A chromosome is a strand of DNA that is encoded with genes. In most cells, humans have 22 pairs of these chromosomes plus the two sex chromosomes (XX in females and XY in males) for a total of 46.

The word chromosome was originally coined in German from the Greek words khroma, meaning color, and soma meaning body. In the late 1800s, a scientist, Wilhelm von Waldeyer-Hartz, gave chromosomes their name because chromosomes easily accept dye and take on patterns of light and dark when exposed to different stains that help identify the different chromosomes.

Definitions of chromosome

n a threadlike strand of DNA in the cell nucleus that carries the genes in a linear order

“humans have 22 chromosome pairs plus two sex chromosomes”
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sex chromosome
(genetics) a chromosome that determines the sex of an individual
autosome, somatic chromosome
any chromosome that is not a sex chromosome; appear in pairs in body cells but as single chromosomes in spermatozoa
acentric chromosome
a chromosome lacking a centromere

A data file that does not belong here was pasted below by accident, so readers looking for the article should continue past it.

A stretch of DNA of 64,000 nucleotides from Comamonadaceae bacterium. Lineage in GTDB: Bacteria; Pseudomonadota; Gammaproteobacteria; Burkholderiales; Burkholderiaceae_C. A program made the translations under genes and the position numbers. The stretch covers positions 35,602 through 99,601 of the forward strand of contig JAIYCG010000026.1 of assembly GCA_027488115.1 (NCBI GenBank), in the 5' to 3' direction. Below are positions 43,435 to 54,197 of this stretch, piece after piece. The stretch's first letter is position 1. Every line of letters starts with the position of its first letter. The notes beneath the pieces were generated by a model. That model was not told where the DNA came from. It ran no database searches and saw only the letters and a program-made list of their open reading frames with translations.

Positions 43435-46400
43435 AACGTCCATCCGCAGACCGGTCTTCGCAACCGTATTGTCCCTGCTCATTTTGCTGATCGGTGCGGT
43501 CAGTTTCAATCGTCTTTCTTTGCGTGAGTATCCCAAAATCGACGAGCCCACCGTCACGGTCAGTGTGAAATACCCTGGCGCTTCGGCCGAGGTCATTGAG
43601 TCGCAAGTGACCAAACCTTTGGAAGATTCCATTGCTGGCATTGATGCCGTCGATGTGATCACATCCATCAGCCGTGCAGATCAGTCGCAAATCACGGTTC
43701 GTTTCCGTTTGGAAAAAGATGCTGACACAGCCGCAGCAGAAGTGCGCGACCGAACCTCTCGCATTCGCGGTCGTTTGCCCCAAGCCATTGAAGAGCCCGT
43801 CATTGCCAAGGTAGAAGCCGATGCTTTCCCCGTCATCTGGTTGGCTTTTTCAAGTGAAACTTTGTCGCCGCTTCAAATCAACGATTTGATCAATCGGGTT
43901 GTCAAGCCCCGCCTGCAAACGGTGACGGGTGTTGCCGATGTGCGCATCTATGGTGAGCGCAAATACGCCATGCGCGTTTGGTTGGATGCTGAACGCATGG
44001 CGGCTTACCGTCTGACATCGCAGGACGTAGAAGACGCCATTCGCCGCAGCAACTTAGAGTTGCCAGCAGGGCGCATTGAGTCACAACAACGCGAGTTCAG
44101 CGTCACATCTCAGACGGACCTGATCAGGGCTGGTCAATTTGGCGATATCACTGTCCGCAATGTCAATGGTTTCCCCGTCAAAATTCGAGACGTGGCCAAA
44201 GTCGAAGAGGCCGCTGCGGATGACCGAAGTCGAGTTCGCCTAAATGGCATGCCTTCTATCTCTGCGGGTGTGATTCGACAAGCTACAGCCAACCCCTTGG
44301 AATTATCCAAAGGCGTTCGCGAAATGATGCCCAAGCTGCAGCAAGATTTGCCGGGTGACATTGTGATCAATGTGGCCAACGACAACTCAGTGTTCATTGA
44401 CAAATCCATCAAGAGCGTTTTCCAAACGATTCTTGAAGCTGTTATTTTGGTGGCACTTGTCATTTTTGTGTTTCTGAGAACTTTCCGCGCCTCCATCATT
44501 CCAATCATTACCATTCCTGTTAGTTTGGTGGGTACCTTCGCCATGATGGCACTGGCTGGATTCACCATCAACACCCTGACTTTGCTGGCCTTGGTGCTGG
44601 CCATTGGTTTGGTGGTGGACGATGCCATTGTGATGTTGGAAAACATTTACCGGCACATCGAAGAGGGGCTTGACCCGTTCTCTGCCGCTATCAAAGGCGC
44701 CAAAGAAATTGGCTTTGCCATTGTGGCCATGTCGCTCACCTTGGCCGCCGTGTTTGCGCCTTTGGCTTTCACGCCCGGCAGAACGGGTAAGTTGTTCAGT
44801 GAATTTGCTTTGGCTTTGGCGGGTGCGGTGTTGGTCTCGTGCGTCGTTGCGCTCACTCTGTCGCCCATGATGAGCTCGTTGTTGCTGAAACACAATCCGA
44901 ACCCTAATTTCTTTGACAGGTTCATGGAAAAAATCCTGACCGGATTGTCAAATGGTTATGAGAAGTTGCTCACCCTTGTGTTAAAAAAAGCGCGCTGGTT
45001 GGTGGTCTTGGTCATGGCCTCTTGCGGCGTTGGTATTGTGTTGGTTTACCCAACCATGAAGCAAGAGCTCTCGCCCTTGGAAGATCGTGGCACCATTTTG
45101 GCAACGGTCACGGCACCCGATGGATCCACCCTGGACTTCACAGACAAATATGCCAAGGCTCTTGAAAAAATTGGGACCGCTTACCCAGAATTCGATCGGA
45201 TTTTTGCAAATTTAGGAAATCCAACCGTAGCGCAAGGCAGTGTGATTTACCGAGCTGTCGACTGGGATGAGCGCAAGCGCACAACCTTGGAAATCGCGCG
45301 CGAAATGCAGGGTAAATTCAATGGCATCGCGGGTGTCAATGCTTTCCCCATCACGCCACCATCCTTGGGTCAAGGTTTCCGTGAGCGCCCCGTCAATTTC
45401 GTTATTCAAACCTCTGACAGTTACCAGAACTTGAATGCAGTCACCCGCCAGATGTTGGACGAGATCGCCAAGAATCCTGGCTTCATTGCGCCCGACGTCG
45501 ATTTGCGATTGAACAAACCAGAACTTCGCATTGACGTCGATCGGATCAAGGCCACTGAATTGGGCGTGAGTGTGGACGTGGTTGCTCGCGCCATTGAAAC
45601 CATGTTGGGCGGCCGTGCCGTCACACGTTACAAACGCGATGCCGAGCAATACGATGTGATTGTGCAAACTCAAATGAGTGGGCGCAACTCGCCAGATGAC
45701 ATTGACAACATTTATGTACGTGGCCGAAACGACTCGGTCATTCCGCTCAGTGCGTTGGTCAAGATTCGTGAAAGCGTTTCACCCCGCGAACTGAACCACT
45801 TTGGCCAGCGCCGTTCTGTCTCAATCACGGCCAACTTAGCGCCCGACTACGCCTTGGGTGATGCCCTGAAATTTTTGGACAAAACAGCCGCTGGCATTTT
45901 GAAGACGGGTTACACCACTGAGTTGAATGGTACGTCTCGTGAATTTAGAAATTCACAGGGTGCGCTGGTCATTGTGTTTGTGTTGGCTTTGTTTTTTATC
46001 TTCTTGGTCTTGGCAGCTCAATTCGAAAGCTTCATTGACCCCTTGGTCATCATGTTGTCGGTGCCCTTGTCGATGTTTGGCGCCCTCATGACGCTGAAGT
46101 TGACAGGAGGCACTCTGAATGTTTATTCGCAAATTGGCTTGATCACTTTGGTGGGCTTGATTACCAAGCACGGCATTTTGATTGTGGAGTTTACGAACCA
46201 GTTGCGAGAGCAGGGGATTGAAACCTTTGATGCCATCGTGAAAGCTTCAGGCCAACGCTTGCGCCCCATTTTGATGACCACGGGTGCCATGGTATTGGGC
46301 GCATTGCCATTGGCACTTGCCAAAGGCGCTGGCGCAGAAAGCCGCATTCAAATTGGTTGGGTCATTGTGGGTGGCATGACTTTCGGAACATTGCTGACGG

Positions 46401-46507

acrocentric chromosome
a chromosome with the centromere near one end so that one chromosomal arm is short and one is long
metacentric chromosome
a chromosome having two equal arms because the centromere is in median position
telocentric chromosome
a chromosome like a straight rod with the centromere in terminal position
X chromosome
the sex chromosome that is present in both sexes: singly in males and doubly in females
(genetics) normal complement of sex chromosomes in a female
(genetics) abnormal complement of three X chromosomes in a female
(genetics) abnormal complement of sex hormones in a male resulting in Klinefelter's syndrome
(genetics) normal complement of sex hormones in a male
(genetics) abnormal complement of sex hormones in a male who has two Y chromosomes
Y chromosome
the sex chromosome that is carried by men
Type of:
an individual 3-dimensional object that has mass and that is distinguishable from other objects

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